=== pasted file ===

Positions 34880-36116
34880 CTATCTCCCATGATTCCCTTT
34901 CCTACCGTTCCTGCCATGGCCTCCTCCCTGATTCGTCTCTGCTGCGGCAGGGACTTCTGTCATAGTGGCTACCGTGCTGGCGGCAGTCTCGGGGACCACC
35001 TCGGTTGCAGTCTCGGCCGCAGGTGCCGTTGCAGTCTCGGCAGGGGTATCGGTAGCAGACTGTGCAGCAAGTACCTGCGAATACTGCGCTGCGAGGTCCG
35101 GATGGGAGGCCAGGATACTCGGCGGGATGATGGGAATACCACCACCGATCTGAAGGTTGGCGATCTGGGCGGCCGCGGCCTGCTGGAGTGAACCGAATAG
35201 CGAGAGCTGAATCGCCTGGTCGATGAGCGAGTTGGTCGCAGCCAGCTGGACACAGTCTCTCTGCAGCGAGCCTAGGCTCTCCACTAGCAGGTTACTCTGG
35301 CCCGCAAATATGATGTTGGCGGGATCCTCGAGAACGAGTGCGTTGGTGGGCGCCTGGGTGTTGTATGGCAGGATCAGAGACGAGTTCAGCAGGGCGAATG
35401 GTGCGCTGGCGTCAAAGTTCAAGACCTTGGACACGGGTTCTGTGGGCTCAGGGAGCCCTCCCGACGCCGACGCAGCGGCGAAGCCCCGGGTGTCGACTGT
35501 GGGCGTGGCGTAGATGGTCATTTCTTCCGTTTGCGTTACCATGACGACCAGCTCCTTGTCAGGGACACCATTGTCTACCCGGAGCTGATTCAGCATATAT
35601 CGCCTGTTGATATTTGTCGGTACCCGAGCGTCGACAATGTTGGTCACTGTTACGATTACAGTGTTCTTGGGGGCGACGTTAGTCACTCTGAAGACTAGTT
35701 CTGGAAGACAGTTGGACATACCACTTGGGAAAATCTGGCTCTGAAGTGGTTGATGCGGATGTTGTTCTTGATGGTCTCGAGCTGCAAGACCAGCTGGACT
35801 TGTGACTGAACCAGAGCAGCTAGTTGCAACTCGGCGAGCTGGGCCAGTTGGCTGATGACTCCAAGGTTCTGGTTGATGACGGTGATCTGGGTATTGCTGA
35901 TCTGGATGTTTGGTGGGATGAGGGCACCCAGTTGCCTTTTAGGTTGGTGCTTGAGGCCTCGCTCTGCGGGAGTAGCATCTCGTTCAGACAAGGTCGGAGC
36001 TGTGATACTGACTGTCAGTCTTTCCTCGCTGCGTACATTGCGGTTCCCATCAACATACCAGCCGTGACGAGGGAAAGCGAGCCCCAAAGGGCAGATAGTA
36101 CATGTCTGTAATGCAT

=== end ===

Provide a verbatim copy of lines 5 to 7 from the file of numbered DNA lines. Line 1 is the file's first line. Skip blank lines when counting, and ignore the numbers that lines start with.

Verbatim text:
35101 GATGGGAGGCCAGGATACTCGGCGGGATGATGGGAATACCACCACCGATCTGAAGGTTGGCGATCTGGGCGGCCGCGGCCTGCTGGAGTGAACCGAATAG
35201 CGAGAGCTGAATCGCCTGGTCGATGAGCGAGTTGGTCGCAGCCAGCTGGACACAGTCTCTCTGCAGCGAGCCTAGGCTCTCCACTAGCAGGTTACTCTGG
35301 CCCGCAAATATGATGTTGGCGGGATCCTCGAGAACGAGTGCGTTGGTGGGCGCCTGGGTGTTGTATGGCAGGATCAGAGACGAGTTCAGCAGGGCGAATG